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posted: 8/25/2013 6:35 AM

Work Advice: When a background check goes awry

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Karla L. Miller writes an advice column on navigating the modern workplace. Each week she will answer one or two questions from readers.

Q: My relative was arrested in 2006 and charged with theft. Turns out he was innocent, and all charges were dismissed with prejudice.

After he shelled out a few thousand dollars for a lawyer and attended court proceedings, the case was supposed to be expunged from all databases.

Now, he is looking for a new banking job. An independent recruiter told him the felony case is still on his record. The file says the felony was dismissed, but it's not supposed to be listed at all. How does he get this removed from all background check databases?

A: If you thought the wheels of justice turned slowly, wait till you hitch up the mule cart of setting the record straight. And even if the charges against your relative had been accurate, he would have a right to earn a living.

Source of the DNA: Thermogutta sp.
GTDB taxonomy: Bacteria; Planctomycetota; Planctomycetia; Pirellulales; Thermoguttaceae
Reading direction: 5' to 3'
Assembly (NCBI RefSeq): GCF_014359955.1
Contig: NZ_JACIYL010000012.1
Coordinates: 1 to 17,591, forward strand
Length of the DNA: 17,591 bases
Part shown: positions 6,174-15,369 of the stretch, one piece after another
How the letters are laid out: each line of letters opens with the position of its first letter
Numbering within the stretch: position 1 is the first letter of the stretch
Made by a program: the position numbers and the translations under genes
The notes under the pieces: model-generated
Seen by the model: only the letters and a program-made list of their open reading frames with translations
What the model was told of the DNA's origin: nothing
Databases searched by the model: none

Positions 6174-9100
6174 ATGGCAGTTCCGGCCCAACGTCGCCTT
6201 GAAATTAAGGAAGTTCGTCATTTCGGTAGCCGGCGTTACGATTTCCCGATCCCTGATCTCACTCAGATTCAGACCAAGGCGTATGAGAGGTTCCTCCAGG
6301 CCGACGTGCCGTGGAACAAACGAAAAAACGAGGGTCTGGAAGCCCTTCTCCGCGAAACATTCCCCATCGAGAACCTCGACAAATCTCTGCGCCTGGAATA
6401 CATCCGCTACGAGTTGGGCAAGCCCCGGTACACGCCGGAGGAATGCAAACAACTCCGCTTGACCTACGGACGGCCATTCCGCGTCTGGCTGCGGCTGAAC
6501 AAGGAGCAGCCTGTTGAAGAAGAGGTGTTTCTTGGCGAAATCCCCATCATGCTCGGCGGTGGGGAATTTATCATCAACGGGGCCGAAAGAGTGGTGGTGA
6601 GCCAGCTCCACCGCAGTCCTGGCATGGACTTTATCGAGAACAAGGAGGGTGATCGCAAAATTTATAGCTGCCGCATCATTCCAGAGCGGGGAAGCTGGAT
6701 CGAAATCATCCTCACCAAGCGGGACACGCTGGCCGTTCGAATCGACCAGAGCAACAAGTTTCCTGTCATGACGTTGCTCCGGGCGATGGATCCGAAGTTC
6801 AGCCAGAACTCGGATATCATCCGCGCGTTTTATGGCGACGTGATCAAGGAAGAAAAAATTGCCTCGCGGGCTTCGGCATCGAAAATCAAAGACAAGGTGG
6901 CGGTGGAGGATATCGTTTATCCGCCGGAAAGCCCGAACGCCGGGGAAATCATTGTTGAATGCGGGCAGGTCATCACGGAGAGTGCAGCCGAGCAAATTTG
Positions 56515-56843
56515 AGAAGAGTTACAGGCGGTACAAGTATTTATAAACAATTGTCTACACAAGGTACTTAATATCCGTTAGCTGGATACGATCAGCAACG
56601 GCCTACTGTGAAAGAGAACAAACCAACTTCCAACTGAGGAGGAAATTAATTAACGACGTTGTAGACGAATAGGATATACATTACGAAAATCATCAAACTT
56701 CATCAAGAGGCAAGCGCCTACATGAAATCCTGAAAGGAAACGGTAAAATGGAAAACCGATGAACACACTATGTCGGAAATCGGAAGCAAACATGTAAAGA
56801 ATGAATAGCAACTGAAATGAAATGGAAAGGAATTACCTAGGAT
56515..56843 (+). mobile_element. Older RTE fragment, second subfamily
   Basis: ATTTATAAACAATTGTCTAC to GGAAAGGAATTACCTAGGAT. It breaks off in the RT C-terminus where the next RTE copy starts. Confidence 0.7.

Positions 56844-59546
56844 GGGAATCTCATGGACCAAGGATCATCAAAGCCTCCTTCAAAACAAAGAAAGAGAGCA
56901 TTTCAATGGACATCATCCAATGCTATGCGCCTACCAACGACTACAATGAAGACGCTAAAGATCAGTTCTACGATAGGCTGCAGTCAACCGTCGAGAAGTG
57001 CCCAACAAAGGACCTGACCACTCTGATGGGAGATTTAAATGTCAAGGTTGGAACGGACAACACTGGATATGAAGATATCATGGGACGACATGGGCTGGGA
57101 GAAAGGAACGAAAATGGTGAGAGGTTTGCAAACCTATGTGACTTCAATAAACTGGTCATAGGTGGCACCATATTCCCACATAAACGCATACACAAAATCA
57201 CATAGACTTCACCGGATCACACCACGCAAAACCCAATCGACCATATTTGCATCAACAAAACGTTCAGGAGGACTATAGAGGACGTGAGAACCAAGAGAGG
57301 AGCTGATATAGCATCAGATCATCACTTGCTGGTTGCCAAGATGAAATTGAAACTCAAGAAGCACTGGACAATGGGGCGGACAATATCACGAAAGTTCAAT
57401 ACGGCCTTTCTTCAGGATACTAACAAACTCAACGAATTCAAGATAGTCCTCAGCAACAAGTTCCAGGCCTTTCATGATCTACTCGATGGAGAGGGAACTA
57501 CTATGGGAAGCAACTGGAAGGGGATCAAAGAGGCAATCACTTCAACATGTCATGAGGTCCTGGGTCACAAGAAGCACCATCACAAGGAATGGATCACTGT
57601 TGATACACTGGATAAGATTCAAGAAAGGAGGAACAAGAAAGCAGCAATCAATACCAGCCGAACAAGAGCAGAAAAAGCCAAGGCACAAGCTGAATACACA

If your relative hasn't received a formal expungement notice from the court, says Sharon Snyder of Ober|Kaler, he should call his lawyer, stat.

Unfortunately, it sounds as though his arrest has already been entered into at least one of the nationwide, privately maintained databases commonly used by background screeners hired to check candidates' employment, education, credit and civil/criminal histories. Under the Fair Credit Reporting Act, which covers employment as well as credit applications, consumer reporting agencies must verify public information about arrests and other legal actions. Evidently, whoever looked up your relative's record skipped that step.

For what it's worth, the Equal Employment Opportunity Commission says employers should not base a hiring decision on arrests or even convictions, especially if the incident took place long ago or is unrelated to the job in question. Unfortunately, for someone in banking, a theft accusation seems relevant, and even dismissed charges might still raise flags.

Under the FCRA, an employer must send you an "adverse action notice" if you are denied a job because of your record, so you have a chance to dispute the decision and have the record corrected. The Federal Trade Commission's Consumer Information site (consumer.ftc.gov) explains the law and outlines the process. But since your relative learned about his record through unofficial means, Robin Farmer, president of ScreenThem, suggests he have the recruiter connect him to the screening firm so he can dispute his record.

Your relative's ordeal underscores the need for personal data providers to maintain accurate records, for background screeners to double-check sources, and for applicants with arrest records to know their rights. It's not just data; it's people's lives.

• Karla L. Miller has written for and edited tax publications for 16 years, most recently for the accounting firm KPMG's Washington National Tax office.

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